But the Indians did just that. They redoubled their efforts, rising early to practice every day at 6:30 a.m., then returning to the gym in the afternoon. Small wonder Edwards cites this team as the hardest working he’s ever coached. The Indians’ work ethic had to be exceptional, for their talent surely wasn’t. Granted, there were skilled players: Sophomore guard Ed Peterson (10.6 points per game) earned first-team All-PSAC West honors and Thomas (a team-best 12.3 scoring average) and Macon (12.0 points and a team-leading 7.4 rebounds per game) were second-team selections. But no one on the roster possessed the physical gifts of, say, Mike Beckles or Dennis Mims, who spearheaded the charge when IUP claimed PSAC titles in 2000 and 2002.

“This team had more heart than it had talent,” Edwards noted. “Muhammad Ali said, ‘The will is more important than the skill,’ and I think this team was a great example of that, more so than any other we’ve had that’s won a championship. Their will was stronger than their skill. In my book, will is what wins championships.”

Two tactical changes played a role, too. At midseason Edwards scrapped his team’s up-tempo zone press—a gambling defense that forced numerous turnovers but afforded the opposition too many open shots—in favor of a conventional man-to-man. In addition, the Indians turned their offensive focus inward, especially after Macon returned to the lineup on January 31.

“We became much more committed to our inside game, really by necessity because we were shooting it so lousy from outside,” Edwards said. “We decided to sink or swim with our big guys, our hosses. They became warriors and really rose to the challenge down the stretch.”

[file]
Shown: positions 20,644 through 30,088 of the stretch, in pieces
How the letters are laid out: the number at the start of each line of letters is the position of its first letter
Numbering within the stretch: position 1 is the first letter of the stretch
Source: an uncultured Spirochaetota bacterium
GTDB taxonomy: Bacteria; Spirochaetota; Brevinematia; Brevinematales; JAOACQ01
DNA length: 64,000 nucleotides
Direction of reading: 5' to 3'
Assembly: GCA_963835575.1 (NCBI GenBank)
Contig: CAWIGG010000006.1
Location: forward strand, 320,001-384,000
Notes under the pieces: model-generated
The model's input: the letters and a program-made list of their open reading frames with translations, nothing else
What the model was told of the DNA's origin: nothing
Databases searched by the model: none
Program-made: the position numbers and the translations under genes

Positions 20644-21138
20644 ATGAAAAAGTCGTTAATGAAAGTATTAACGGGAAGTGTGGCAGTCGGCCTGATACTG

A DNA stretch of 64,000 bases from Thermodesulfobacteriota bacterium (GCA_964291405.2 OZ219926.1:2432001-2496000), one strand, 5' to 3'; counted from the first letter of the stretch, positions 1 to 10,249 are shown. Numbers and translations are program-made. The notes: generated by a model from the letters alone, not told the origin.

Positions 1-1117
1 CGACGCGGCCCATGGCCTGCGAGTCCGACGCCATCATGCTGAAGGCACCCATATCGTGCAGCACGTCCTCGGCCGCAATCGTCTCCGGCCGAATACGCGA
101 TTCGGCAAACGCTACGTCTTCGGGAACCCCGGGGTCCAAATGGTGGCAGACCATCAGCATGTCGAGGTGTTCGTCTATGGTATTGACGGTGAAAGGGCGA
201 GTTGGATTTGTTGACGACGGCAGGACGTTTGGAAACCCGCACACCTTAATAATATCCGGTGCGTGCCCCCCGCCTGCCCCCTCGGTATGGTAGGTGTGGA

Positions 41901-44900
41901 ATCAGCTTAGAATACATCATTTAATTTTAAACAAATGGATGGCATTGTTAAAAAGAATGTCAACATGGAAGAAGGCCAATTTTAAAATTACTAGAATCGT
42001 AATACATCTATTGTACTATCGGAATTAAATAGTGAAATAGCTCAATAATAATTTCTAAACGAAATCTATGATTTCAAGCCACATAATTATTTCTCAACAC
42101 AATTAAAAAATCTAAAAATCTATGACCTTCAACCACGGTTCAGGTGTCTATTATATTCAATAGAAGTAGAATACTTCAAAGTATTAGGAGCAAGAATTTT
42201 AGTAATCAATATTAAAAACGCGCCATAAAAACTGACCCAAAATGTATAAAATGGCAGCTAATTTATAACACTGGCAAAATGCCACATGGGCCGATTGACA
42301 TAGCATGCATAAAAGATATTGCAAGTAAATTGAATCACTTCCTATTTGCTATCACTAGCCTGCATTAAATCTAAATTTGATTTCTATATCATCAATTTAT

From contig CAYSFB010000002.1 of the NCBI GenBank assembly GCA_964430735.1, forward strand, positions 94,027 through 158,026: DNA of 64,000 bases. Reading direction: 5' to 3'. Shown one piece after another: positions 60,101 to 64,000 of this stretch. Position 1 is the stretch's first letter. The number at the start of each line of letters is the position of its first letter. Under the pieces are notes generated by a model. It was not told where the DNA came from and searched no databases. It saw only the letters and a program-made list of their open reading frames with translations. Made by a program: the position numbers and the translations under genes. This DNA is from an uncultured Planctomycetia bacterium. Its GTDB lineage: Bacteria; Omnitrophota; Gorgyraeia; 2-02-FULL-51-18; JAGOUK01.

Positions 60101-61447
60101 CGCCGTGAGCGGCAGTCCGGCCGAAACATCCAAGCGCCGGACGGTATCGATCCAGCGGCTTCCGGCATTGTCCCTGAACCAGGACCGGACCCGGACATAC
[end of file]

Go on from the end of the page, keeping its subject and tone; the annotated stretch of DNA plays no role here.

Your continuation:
The revived Indians rode a wave of momentum into the PSAC tournament. They dispatched Edinboro 72-56 in the quarterfinals before pulling off a jaw-dropping 73-71 upset of Cheyney in the semifinals—on the Wolves’ home court, no less. Edwards marveled at the way his indomitable bunch bucked odds longer than Pinocchio’s nose.

“I felt Cheyney was head and shoulders talent-wise above us,” he said. “Ryan Sydney scored 1,400 points at Boston College before transferring there—he’s coming off the bench for them. Anthony Frazier, there’s three NBA scouts at that game to look at him. Their starting center is 6-10—we have Gary Franklin, who’s 6-2, guarding him. With all that and with their crowd behind them, logic would say they were going to win that game. But the heart our team showed was remarkable. Anybody who has any allegiance to IUP in any way would’ve been so proud of those guys.”

Their coronation as conference champions took place the following night. Junior guard Brian Kizzie scored the first seven points in a late 9-0 run that put IUP in front to stay, and Macon contributed game highs of twenty-one points and sixteen rebounds to secure tourney MVP honors. Edwards & Co. culminated their euphoric celebration by cutting down the nets.

Six weeks before, only a Pollyanna would’ve dared predict such an outcome. Back then, the Indians were more pretender than contender, a sub-.500 team in their division, seemingly headed nowhere.

But their journey was just beginning. For in little more than a month, the Indians traveled from the depths of despair to the pinnacle of the PSAC.